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Should I Leave or Should I Stay?: Ebb & Flow Relationship Advice


Nubia: My man cheated on me. Should I leave or should I stay?

 


Nubia found the perfect man in Naazir. The king that matched her queen. Their relationship was perfect, but somehow, she was stilled cheated on. Now the circumstances in this story were different from most cheating cases, but whether intentional or unintentional, cheating still hurts the person that was cheated on. Like most women, Nubia labeled cheating as a cardinal sin and vowed to not be that girl. Immediately relinquishing her title as Naazir's girlfriend. "No. I can't be that girl. I won't."


If you've ever been cheated on, I'm sure you felt the same exact way as Nubia. Just the idea of staying with someone who has cheated on you makes you feel stupid and foolish. But there are women who actually weigh their options with staying with their partner. When Nubia had her brief conversation with Liz, a client of hers who is a therapist, she explained relationships perfectly. "'Relationships ebb and flow,' Liz started. 'The ebb is the less than pretty truth about relationships that people don't like to discuss.'" So, leaving may not be the right choice in all relationships. Someone once told me when evaluating relationships you have to look at the deposits and the withdrawals. If a person is depositing more into you than withdrawing, you may need to reevaluate if cutting that person off is the right choice. Once you decide if forgiveness is the path you want to take, and work on mending yourself and your relationship, I would definitely recommend help from a few outside resources. Here are my suggestions:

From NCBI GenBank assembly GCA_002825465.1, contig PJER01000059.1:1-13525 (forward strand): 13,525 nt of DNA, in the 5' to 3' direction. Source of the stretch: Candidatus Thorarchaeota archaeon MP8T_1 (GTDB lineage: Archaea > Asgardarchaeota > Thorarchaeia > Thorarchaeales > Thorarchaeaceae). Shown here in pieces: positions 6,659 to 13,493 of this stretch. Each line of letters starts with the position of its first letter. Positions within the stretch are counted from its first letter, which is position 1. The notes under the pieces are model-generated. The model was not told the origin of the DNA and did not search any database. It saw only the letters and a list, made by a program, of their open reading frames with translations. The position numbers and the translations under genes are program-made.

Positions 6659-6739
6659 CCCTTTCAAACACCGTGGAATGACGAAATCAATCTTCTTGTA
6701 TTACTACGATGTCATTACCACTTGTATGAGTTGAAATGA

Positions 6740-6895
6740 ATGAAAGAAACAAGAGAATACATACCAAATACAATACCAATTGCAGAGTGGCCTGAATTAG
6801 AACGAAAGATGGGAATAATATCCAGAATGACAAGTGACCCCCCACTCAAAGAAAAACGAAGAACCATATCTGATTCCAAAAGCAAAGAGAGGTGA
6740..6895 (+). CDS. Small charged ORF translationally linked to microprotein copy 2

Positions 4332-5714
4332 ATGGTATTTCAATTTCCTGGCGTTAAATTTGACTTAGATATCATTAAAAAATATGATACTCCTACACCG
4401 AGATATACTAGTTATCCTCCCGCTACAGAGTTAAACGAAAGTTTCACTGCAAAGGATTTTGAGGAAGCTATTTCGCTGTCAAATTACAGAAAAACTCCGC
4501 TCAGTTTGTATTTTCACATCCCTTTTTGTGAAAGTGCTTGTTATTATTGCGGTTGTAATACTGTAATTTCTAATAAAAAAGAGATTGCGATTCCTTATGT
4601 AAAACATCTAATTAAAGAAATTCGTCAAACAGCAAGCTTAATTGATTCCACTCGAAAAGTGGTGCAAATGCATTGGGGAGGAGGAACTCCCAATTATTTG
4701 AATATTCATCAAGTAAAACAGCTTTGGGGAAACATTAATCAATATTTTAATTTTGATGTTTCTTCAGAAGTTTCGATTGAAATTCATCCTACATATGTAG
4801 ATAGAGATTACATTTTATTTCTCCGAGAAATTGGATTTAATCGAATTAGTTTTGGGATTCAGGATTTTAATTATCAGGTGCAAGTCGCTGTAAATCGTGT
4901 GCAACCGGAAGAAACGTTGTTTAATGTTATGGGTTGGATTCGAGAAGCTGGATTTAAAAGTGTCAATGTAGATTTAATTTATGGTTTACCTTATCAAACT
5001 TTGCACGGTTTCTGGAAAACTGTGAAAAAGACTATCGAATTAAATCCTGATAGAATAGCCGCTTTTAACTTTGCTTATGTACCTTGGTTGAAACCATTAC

• Therapy - Therapy will more than likely be the best option for most. Nubia's short conversation with Liz definitely resonated and made her more open to reconciling with Naazir. Therapy for Black Girls has a directory to help you find a therapist that is a Black woman anywhere in the U.S.

  • Journaling - I would recommend pairing journaling with therapy, but if you don't feel comfortable with therapy, journaling will help you sort out your thoughts until you are comfortable. Amazon has a plethora of journals, but I found one created by a Black woman, Tamara Thompson, that I think will be helpful. The title is Healing from Infidelity.

  • Self-Help Books - Reading books with examples of the same thing that happened to you can be helpful. Most self-help books are written by experts, in most cases, possibly even therapist. They'll more than likely be filled with helpful tips on how push forward. Healing from Infidelity by Janis Bryans and Healing from Infidelity by Alice Gardner may be helpful.

  • Hang out with family and friends - I know trying to be social can be hard when you're trying to wrap your mind around being cheated on, but it's necessary. Depression is real and can send you into a downward spiral. So, get up, get out, and remember that you're still a dope individual. It's no need to look how you feel.